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T.S. Eliot and "Animal Farm"


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#1 dirac

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Posted 31 March 2009 - 06:20 PM

Valerie Eliot has released a rejection letter from her husband, writing in his capacity as publishing executive, to George Orwell regarding “Animal Farm.”

In the letter, Eliot argued that Orwell's "view, which I take to be Trotskyite, is not convincing." He took particular umbrage with Orwell's characterisation of the pigs on Animal Farm. Napoleon, a Berkshire boar thought to be based on Stalin, triumphs, despite being the novel's baddie. He battles with Snowball, a much nicer pig modelled on Leon Trotsky, who genuinely works for the good of the other animals. It is Napoleon's bully boy tactics which seem to win the day, while Snowball is chased off the farm by dogs. This mirrored Trotsky's deportation from the Soviet Union after he criticised Stalin.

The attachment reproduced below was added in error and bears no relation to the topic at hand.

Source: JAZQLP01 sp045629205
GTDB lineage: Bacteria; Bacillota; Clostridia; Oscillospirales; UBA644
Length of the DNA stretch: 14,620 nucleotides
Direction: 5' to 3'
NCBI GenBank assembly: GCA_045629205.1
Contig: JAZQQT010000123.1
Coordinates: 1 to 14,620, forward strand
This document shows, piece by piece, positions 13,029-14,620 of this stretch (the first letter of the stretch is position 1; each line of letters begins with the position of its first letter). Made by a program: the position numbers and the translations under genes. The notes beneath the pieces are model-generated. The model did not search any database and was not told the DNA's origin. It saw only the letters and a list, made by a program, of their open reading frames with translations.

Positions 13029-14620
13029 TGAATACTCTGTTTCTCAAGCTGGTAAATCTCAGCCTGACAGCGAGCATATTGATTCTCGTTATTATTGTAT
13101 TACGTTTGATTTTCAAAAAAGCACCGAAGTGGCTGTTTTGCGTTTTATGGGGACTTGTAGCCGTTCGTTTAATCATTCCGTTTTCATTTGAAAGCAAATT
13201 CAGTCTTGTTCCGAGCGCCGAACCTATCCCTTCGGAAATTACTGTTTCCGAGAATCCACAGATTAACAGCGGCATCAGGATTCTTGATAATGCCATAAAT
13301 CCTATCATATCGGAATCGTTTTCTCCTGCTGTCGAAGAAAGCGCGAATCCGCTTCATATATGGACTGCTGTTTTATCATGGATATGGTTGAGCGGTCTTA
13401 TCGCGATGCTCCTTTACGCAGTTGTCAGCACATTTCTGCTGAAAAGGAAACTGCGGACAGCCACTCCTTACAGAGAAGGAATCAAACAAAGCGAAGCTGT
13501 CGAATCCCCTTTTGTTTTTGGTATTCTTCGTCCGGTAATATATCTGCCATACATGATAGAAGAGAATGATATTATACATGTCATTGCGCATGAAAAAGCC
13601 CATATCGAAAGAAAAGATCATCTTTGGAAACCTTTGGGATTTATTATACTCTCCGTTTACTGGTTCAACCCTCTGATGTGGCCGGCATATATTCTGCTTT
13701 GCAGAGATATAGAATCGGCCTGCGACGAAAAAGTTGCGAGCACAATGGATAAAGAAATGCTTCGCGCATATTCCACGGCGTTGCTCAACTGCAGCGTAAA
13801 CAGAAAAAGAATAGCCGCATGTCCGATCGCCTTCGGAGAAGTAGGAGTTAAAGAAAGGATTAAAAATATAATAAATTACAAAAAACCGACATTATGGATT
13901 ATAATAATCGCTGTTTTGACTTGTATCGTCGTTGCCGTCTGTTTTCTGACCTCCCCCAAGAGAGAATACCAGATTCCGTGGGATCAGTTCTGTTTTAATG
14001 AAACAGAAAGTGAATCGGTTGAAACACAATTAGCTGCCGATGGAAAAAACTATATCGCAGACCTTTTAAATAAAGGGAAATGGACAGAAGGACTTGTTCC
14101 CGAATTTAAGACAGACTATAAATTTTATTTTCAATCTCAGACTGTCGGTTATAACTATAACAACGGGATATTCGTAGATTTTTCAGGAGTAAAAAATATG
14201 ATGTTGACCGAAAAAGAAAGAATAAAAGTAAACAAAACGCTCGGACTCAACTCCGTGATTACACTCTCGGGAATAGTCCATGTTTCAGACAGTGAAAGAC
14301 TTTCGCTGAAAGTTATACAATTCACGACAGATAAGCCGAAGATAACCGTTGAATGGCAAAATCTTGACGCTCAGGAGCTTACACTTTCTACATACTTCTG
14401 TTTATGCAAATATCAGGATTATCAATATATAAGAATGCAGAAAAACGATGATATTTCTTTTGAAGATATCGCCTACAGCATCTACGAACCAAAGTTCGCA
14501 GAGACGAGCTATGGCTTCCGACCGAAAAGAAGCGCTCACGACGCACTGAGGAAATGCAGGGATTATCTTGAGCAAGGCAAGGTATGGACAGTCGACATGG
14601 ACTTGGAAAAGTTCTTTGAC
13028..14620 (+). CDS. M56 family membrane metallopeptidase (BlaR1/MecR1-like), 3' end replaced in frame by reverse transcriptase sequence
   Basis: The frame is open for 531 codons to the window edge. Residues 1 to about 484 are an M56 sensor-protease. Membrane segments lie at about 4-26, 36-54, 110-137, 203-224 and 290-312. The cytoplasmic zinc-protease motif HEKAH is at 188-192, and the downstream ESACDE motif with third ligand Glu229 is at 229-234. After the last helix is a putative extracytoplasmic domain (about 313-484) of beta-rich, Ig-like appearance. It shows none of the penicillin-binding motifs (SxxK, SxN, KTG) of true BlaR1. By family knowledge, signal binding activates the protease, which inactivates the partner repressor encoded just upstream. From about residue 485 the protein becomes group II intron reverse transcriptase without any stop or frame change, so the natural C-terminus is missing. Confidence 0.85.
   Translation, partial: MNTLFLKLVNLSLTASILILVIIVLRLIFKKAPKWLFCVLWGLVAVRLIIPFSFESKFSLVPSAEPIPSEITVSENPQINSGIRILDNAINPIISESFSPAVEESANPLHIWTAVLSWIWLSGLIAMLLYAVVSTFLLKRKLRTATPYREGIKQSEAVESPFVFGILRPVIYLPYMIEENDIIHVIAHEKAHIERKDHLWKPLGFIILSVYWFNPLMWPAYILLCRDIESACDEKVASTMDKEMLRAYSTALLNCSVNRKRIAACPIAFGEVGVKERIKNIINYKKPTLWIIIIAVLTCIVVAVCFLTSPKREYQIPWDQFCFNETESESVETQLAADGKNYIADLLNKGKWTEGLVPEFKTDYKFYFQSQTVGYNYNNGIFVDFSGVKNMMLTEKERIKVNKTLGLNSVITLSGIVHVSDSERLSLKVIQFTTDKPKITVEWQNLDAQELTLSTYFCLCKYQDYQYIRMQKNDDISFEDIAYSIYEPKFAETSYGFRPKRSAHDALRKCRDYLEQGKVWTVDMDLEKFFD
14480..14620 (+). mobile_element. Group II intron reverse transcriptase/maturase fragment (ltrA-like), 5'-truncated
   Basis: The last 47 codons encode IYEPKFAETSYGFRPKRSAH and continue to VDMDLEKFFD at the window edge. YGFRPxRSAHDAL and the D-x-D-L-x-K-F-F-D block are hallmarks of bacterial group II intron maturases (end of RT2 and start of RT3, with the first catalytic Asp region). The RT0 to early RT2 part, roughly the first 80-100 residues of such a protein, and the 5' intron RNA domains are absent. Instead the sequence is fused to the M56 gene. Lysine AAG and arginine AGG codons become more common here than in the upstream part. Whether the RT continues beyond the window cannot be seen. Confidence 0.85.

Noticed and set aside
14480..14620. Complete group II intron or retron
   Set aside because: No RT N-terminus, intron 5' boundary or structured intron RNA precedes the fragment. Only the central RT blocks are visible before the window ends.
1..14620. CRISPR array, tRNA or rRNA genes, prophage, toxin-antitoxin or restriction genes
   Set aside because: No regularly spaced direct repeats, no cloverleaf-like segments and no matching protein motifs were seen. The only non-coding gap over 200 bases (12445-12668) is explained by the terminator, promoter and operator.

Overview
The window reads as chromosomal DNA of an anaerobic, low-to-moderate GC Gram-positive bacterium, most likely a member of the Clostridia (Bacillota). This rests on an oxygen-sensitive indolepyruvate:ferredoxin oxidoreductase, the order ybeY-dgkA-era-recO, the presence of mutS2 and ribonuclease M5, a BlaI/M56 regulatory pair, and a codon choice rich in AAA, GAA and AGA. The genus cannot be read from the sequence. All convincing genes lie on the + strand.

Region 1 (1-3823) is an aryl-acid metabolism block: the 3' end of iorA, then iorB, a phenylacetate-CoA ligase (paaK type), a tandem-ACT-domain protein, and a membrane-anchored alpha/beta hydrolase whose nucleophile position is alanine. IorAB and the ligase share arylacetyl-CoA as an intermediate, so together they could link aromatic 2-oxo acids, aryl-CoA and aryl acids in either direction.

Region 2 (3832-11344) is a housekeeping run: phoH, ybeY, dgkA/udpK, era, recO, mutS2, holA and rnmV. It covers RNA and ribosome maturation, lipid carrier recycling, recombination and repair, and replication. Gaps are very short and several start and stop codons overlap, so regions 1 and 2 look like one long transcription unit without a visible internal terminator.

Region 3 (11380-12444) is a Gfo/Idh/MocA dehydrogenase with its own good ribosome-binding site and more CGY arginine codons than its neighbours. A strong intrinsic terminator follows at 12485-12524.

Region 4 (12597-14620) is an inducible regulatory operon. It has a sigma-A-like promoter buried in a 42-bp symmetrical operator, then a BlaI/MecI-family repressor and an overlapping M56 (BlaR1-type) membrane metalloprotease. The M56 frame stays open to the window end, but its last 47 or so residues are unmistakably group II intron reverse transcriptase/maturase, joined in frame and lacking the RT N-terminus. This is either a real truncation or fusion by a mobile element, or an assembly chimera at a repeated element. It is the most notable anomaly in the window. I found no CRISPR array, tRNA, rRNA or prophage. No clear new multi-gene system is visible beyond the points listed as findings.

What do you think, BTers? Was Eliot right or wrong, and what do you think of the grounds he chose?

#2 Paul Parish

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Posted 01 April 2009 - 08:05 AM

With the benefit of hindsight, Orwell looks like THE best guide to how to think about everything.
And his essay "Politics and the English Language" is even more true than it used to be....


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